Liu Dehua (Andy Lau) and Gong Li are the stars of Wo Zhi Nuren Xin, remake of US movie What Women Want, promoting the new trend of remaking Hollywood films in mainland China. How is the movie adpated to Chinese audience and how do the two mega-stars perform in their historical collaboration?

The day in which China remakes Hollywood movies, instead of the familiar opposite flow is already here, this time with a surprising choice of the 2000 Nancy Meyers film, What Women Want, originally starring Mel Gibson, Helen Hunt and Marisa Tomei. What made director Chen Daming (陈大明) choose this remake, is its relevance in the contemporary Chinese society, or a good excuse to unite mega stars Liu Dehua (刘德华, House of the Flying Daggers), known in the west as Andy Lau and Gong Li (巩俐, To Live, Raise the Red Lantern)?

The film tells the story of a slick advertisement manager Sun Zigang (孙子刚), played by Liu Dehua, who after a strange accident gains the skill of hearing women's thoughts, which also allows him to enter the heart of new company manager Li Yilong (李仪龙), played by Gong Li.

The plot and scenes resemble at most part the American version, though some adjustments and modifications were made, adapting to the Chinese crowd, and not less importantly, sewing a new film to fit the new bodies of stars Liu Dehua and Gong Li.

As for the latter motive, though Liu's casting is a financial success, his presence takes the sting out of the story. The transformation Mel Gibson's character made, from a chauvinist manly guy to a sensitive creature was much more dramatic, and eye-catching, than the change that the character of soft, pop-star, Liu undergoes. Though the plot leads him to interesting situations, a prominent change in his style and thinking doesn't take place. His role could fit better a more rusty Chinese actor.

On the other hand, the Chinese version Wo Zhi Nuren Xin (我知女人心) doesn't take the plot as seriously as the American version does. It seems that in Hollywood, even the most fantastic movies attempt to be realistic, trying to provide a serious explanation and a complete solution to every branch of the plot. The question whether people believes the main character  for having his new 'talent' and his lack of honesty are much less stressed in the Chinese version, compared to the Hollywood one, as in China, it seems that both creators and viewers know that this movie is mostly about fun and laughs and not deep morals or logic, and fantasy needs less to be explained. Wo Zhi Nuren Xin is much more of a 'high-class, good life, fashionable party' compared to American What Women Want, where Mel Gibson needs to sweat much more in order to obtain the forgiveness of his new sweetheart.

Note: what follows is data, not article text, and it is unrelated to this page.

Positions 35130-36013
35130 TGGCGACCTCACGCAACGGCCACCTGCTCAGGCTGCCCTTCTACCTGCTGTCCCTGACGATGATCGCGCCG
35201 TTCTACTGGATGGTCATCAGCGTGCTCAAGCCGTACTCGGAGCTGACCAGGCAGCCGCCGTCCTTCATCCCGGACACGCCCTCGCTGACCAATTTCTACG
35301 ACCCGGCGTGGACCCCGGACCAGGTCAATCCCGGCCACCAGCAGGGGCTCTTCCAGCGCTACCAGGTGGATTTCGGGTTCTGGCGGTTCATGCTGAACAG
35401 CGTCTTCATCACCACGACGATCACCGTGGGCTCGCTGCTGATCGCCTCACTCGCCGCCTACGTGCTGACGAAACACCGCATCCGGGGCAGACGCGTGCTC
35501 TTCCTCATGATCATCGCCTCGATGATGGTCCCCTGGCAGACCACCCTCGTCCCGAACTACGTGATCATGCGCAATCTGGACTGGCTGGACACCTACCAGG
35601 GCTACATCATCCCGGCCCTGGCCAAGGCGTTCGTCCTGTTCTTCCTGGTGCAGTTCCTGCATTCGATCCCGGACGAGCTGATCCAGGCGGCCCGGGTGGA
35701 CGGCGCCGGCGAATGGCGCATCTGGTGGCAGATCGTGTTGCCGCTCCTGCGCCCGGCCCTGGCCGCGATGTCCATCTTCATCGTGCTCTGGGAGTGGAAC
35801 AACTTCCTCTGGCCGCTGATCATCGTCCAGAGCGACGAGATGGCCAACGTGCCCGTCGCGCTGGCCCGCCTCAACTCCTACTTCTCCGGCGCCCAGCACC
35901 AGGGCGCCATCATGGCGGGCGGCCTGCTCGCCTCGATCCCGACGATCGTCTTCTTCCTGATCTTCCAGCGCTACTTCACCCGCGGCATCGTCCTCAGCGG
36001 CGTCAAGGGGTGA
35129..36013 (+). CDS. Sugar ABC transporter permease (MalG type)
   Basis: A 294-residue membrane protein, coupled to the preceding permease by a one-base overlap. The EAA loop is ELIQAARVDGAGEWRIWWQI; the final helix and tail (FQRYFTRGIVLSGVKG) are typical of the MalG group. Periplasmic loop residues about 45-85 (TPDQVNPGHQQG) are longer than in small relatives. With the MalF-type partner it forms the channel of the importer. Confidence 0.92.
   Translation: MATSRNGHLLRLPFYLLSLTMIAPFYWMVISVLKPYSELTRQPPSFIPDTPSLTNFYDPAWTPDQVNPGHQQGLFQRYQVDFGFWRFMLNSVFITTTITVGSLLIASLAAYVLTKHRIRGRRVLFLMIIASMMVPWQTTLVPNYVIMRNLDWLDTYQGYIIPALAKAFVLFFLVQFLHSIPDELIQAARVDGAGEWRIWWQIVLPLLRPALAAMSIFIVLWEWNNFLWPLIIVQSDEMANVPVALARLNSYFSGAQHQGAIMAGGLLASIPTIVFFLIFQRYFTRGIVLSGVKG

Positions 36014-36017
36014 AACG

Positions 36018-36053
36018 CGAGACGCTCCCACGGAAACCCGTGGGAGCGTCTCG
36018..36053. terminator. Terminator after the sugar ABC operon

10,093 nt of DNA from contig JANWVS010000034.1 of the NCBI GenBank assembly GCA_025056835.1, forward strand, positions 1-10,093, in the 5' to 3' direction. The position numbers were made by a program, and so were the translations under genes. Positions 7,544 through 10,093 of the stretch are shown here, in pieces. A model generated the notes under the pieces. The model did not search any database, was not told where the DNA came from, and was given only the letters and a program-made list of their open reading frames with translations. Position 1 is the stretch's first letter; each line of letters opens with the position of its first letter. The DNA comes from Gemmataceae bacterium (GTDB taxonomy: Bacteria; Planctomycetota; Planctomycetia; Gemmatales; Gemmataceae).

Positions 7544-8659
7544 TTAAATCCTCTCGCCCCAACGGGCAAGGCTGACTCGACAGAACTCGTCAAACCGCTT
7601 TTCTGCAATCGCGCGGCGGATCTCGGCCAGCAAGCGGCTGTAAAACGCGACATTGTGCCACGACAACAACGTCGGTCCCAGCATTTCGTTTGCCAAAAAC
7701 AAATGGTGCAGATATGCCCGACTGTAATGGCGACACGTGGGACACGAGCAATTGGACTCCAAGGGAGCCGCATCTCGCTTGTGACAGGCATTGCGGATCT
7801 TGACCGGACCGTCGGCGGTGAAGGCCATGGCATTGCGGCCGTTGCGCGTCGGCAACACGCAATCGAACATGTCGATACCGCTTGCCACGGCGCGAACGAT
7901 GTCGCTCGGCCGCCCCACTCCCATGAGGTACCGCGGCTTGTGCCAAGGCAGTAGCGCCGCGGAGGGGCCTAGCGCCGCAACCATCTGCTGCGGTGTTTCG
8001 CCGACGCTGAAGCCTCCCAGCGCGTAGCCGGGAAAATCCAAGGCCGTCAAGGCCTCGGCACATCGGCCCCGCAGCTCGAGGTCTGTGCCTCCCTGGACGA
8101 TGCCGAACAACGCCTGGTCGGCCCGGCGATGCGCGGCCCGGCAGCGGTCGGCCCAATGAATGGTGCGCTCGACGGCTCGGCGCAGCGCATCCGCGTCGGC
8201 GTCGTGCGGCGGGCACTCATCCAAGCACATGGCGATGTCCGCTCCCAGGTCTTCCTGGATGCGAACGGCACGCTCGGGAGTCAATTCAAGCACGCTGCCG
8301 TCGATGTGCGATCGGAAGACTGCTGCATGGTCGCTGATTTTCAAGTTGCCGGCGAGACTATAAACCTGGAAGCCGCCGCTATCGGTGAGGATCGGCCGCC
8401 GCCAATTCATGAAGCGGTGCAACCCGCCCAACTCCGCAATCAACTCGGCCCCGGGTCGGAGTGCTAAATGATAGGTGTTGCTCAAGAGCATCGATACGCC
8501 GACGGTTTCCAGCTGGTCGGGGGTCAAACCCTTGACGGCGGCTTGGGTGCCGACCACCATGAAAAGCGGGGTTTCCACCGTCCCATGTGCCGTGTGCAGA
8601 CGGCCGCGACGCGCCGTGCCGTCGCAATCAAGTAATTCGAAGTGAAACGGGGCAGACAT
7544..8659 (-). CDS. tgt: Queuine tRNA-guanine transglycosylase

Almost needless to say, in terms of sexual conducts, the Chinese Wo Zhi Nuren Xin made some adaptations, like not making a dramatic first kiss between the characters of Liu Dehua and Gong Li, as well as screening out a sex scene, in which Mel Gibson and Marisa Tomei rolled underneath the sheets in the original What Women Want.

As for the performance of Liu Dehua and Gong Li, some would say that their attractive presence is enough to make the movie worthwhile and that one shouldn't be picky about their acting, while others would lament about the distance between past great performances of the two compared to this, rather pale, one. Perhaps the problem isn't the fact that Liu Dehua and Gong Li refrain from releasing their talent in Wo Zhi Nuren Xin, but rather that their acting skills were never quite made for these types of fantastic romantic comedies.

At the moment, Liu Dehua stars in two big blockbusters in China, Wo Zhi Nuren Xin and New Shaolin Temple (新少林寺 Xin Shaolinsi), and there's no doubt that the latter will do much better with his actor reputation. Nevertheless, seeing the two stars unite for the first times in their career isn't a thing of no importance. Adding to this the stylish clothes and the womanly touch expressed in the movie, girls are still likely to enjoy this one.

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